This Sukkot has been an adventure! We were so excited to spend our afternoons in the fabulous Center City Kehilah community sukkah in Julian Abele park. And then Wednesday it rained. No worries, though; we regrouped and changed the plan. We met up at Makom Community and spent the afternoon practicing our welcoming skills for future days in the sukkah.
Our fabulous BMitzvah kids helped us explore the lives of the ushpizin (guests, Aramaic), characters from Jewish tradition that there is a custom to invite into our sukkot during the holiday. They provided the afterschool enrichment kids with dramatic performances of the ushpizin’s lives, and the afterschool enrichment kids did their best to make the ushpizin feel welcome.
What’s something that makes you feel welcomed? What’s something you could do to welcome someone else?
- Bake them a 1000 layer cake!
- Give them a cup of water
- Apologize to them if I need to.
- Give them cookies.
- Say to them, “It’s going to be a great time!”
- If I know that I’m invited to a nice place.
- Write a sign that says “Welcome In”
- “Family and Friends Welcome Here”
- Say, “You’re invited!”
After practicing some of these welcome methods with the ushpizin, the kiddos concluded the activity by turning them into sukkah decorations. They wrote signs with inviting messages and drew pictures of themselves sharing food, smiling, etc. Personally, I was super excited to get to hang them up in the sukkah with the kiddos on Thursday.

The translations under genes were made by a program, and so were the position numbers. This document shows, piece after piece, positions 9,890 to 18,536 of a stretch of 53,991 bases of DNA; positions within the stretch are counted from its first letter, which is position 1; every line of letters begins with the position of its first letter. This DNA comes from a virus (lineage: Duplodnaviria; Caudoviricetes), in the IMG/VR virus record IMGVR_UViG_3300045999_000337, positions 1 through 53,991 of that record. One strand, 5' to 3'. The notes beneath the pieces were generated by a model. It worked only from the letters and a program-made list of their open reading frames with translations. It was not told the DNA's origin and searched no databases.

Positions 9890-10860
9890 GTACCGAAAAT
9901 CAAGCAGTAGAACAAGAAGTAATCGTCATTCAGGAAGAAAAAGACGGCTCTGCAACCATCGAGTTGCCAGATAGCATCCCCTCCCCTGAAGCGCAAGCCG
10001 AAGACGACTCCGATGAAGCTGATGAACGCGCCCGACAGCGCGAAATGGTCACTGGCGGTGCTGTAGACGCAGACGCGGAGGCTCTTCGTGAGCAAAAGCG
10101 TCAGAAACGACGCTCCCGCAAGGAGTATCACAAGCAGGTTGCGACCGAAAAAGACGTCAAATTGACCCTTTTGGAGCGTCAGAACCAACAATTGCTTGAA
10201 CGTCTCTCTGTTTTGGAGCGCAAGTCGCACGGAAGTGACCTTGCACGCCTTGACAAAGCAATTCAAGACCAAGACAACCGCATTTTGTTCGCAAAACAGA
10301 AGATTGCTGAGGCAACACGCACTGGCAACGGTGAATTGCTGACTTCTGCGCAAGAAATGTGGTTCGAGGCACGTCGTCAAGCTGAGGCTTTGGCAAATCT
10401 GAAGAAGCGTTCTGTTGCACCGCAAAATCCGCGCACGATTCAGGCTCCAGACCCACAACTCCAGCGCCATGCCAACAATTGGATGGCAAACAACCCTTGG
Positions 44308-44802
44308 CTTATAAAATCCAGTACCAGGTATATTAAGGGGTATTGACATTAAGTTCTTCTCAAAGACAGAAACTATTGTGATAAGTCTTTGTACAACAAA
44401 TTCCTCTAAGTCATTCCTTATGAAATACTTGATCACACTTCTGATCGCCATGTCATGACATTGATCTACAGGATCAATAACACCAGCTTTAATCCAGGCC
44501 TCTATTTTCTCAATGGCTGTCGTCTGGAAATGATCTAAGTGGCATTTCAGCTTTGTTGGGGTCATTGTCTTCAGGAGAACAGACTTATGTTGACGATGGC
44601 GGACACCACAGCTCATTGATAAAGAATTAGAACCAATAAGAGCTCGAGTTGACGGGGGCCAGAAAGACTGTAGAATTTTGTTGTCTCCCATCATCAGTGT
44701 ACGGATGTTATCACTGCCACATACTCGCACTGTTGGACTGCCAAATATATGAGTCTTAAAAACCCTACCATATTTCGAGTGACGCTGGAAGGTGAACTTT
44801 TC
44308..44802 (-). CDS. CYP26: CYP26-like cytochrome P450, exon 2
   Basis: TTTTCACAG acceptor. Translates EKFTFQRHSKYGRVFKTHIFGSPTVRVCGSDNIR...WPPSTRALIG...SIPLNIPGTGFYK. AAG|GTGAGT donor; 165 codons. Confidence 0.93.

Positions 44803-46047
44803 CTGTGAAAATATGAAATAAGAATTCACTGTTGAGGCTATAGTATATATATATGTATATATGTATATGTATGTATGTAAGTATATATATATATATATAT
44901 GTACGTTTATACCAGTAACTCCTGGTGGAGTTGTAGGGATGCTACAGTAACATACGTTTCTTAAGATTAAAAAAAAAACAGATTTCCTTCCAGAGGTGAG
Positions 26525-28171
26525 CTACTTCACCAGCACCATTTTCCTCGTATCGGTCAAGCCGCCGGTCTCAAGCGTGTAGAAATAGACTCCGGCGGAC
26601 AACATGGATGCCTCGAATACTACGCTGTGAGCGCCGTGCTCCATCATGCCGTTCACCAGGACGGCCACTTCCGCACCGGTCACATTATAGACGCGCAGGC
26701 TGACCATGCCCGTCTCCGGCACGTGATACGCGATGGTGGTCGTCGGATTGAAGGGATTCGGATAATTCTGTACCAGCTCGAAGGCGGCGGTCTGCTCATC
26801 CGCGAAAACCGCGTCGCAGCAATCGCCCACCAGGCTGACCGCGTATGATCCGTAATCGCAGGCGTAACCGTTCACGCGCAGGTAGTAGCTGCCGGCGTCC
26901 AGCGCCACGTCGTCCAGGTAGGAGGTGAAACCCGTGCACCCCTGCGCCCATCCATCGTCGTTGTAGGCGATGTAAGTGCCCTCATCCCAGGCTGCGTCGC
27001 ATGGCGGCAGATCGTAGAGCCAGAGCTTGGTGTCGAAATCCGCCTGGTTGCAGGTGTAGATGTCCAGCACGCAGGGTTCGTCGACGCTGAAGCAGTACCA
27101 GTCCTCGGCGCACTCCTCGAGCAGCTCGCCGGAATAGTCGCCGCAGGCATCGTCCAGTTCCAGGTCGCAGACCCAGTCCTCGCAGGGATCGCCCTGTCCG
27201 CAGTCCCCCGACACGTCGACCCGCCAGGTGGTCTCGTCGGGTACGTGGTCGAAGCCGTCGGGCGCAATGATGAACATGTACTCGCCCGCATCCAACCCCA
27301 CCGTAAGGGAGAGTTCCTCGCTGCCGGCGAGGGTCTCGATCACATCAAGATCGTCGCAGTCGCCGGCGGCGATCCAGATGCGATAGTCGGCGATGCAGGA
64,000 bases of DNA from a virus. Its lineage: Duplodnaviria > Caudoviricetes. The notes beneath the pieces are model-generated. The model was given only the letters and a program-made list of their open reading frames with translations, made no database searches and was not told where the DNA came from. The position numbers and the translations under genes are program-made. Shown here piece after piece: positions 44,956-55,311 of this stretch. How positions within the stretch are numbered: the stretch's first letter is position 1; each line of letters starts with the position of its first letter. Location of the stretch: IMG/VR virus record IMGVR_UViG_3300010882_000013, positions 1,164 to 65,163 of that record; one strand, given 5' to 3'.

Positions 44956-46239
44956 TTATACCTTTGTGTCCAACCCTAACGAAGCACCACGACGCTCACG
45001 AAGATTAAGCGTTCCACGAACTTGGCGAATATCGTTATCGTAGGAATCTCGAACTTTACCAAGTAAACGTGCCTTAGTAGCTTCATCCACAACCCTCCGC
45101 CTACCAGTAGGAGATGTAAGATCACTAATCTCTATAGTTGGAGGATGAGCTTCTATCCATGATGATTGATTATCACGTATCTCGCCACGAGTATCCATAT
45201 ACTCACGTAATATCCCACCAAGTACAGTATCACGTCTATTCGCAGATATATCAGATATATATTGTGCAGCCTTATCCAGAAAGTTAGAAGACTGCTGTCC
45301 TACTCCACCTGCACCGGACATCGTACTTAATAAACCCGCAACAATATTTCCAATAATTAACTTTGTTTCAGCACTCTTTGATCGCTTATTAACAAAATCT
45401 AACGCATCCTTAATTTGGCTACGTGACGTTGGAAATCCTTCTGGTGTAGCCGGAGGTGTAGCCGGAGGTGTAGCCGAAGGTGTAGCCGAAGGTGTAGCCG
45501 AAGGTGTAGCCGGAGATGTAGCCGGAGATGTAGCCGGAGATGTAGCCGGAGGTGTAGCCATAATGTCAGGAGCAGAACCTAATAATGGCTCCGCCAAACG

Instead, I woke up Thursday morning to an email explaining that the sukkah was no more; it had to be taken down because the wind and the rain from the previous day’s storm was just too much. So we made a new plan again. We spent another afternoon unexpectedly at Makom Community. The kiddos made mini models of sukkot, practiced shaking lulav and etrog, and did a drama activity exploring how it feels when we work really hard at something and it doesn’t go the way we’d planned.
Thursday evening, the community rallied. Folks from three Makom Community families, one frequent Makom Community substitute, and I gathered in Julian Abele in the cold and the dark to resurrect the sukkah. The wind advisory was supposedly over, though the wind itself seemed to have missed the memo. But we were determined. We tied up new walls, laid the foundation for the schach (roof), and secured the structure as best we could.
Living our lives in Jewish time provided us a direct and hands-on experience of the lessons of Sukkot. We were vulnerable to natural forces beyond our control when the sukkah fell down. We needed our community to collaborate to rebuild the sukkah and make it whole, in a new way. We handled our disappointments together and supported each other when we were indoors instead of basking in the sunshine in a park every afternoon. We were able to relish the one afternoon we did get to spend in the sukkah and soak in the joy of Sukkot as we greet each other “Moadim L’Simcha!” (a joyful holiday), in the many and sometimes surprising forms our joy has taken on this week.